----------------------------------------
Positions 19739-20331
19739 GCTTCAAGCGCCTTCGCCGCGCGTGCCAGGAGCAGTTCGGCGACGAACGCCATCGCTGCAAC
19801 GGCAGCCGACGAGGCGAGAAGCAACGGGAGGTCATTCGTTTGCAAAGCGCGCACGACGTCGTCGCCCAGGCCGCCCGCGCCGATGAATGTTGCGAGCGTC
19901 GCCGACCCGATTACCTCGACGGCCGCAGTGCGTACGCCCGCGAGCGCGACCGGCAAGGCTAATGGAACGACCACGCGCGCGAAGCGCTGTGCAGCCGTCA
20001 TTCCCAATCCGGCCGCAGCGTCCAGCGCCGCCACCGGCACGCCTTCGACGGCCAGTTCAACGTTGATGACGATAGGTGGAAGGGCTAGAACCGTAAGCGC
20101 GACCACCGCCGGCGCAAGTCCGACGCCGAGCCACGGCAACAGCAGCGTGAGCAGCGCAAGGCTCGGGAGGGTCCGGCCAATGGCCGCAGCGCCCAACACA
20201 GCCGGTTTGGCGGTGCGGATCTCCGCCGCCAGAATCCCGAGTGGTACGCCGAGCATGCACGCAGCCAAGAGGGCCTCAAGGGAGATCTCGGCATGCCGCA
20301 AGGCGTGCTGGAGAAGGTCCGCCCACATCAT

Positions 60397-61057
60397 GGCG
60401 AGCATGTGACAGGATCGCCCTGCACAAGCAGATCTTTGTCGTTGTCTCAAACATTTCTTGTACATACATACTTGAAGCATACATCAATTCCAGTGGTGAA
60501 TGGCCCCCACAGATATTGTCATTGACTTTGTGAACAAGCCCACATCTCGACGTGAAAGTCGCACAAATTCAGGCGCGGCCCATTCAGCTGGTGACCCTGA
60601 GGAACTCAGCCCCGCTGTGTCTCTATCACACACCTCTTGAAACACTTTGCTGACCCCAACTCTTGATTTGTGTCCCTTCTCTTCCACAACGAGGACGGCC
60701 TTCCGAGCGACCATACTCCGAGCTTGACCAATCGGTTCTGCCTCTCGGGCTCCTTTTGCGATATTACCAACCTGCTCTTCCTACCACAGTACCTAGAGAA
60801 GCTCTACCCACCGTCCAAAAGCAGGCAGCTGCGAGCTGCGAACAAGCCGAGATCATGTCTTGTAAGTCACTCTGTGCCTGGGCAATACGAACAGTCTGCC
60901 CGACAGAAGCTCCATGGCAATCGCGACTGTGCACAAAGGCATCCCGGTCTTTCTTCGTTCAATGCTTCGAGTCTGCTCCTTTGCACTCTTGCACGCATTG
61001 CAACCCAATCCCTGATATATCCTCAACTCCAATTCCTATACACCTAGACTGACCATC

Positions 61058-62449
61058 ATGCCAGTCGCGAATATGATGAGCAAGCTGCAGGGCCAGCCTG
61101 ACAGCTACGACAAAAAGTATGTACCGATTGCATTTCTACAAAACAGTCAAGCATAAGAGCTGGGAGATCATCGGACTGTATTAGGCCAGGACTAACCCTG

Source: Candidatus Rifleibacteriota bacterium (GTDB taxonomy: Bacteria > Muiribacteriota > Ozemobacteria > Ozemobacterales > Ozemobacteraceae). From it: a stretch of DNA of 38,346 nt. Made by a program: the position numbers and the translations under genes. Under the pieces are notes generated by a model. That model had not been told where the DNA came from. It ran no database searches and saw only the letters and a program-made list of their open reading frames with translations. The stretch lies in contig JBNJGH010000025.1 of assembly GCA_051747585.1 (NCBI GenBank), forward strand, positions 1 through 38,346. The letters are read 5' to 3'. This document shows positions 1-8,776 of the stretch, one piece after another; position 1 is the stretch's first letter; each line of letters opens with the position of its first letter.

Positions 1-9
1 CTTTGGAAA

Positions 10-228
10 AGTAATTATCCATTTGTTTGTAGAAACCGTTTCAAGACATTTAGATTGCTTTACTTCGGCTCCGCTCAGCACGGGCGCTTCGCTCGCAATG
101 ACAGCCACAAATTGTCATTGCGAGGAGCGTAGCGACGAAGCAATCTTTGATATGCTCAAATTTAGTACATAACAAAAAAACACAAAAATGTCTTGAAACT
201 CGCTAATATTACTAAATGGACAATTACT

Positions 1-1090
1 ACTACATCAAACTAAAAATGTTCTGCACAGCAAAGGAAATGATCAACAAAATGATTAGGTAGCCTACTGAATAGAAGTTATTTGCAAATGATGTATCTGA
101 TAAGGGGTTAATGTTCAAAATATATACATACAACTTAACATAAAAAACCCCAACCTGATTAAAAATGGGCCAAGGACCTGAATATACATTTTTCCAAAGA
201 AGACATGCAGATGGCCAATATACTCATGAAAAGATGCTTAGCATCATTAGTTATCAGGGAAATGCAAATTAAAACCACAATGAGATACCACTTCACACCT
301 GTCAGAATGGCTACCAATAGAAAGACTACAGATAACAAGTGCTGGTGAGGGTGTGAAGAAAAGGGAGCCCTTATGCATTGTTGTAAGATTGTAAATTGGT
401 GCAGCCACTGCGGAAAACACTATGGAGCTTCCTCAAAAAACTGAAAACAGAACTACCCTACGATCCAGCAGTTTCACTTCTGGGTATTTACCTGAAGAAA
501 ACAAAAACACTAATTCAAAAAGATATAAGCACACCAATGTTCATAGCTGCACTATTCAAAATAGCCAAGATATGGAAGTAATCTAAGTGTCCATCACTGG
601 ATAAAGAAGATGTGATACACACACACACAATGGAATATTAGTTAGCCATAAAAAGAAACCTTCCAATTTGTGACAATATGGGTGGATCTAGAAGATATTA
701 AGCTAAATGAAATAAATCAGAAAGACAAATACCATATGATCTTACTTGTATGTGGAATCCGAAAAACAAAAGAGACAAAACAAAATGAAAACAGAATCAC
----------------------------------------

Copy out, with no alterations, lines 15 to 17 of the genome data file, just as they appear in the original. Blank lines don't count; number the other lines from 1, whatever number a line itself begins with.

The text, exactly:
60801 GCTCTACCCACCGTCCAAAAGCAGGCAGCTGCGAGCTGCGAACAAGCCGAGATCATGTCTTGTAAGTCACTCTGTGCCTGGGCAATACGAACAGTCTGCC
60901 CGACAGAAGCTCCATGGCAATCGCGACTGTGCACAAAGGCATCCCGGTCTTTCTTCGTTCAATGCTTCGAGTCTGCTCCTTTGCACTCTTGCACGCATTG
61001 CAACCCAATCCCTGATATATCCTCAACTCCAATTCCTATACACCTAGACTGACCATC